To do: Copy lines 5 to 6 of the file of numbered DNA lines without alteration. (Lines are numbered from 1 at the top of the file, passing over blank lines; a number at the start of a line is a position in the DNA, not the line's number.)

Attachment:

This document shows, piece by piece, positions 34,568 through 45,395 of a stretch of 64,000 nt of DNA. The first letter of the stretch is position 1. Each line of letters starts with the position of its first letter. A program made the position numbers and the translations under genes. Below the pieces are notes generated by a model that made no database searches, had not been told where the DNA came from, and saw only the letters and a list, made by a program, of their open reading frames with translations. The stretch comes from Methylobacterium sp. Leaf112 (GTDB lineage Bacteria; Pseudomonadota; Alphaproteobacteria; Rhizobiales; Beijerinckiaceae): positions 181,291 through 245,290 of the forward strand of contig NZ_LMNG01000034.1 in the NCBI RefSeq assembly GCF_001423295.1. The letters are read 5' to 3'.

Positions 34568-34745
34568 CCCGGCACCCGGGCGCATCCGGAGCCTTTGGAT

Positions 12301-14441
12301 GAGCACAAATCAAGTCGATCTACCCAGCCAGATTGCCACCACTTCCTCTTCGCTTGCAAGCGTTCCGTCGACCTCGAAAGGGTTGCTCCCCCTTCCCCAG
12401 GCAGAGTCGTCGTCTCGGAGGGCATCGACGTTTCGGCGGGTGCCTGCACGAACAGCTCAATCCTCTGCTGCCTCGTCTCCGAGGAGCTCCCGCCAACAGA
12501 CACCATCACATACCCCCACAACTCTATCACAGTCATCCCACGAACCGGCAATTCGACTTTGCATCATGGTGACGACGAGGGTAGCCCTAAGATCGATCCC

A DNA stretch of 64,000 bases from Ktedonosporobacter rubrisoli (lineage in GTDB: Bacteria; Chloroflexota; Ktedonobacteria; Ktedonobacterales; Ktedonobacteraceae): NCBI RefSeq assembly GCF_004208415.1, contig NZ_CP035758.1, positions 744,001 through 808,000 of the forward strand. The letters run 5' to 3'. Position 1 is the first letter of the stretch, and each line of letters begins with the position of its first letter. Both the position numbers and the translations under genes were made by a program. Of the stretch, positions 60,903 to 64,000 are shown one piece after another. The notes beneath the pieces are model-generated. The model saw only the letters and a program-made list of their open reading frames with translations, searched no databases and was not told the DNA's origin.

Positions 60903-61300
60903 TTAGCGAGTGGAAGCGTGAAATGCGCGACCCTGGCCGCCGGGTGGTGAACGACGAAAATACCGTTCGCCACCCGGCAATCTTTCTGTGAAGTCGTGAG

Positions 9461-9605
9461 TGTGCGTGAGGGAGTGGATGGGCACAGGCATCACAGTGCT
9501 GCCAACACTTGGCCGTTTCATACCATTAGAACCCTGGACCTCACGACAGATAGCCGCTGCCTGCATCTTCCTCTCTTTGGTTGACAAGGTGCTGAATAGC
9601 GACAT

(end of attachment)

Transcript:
12301 GAGCACAAATCAAGTCGATCTACCCAGCCAGATTGCCACCACTTCCTCTTCGCTTGCAAGCGTTCCGTCGACCTCGAAAGGGTTGCTCCCCCTTCCCCAG
12401 GCAGAGTCGTCGTCTCGGAGGGCATCGACGTTTCGGCGGGTGCCTGCACGAACAGCTCAATCCTCTGCTGCCTCGTCTCCGAGGAGCTCCCGCCAACAGA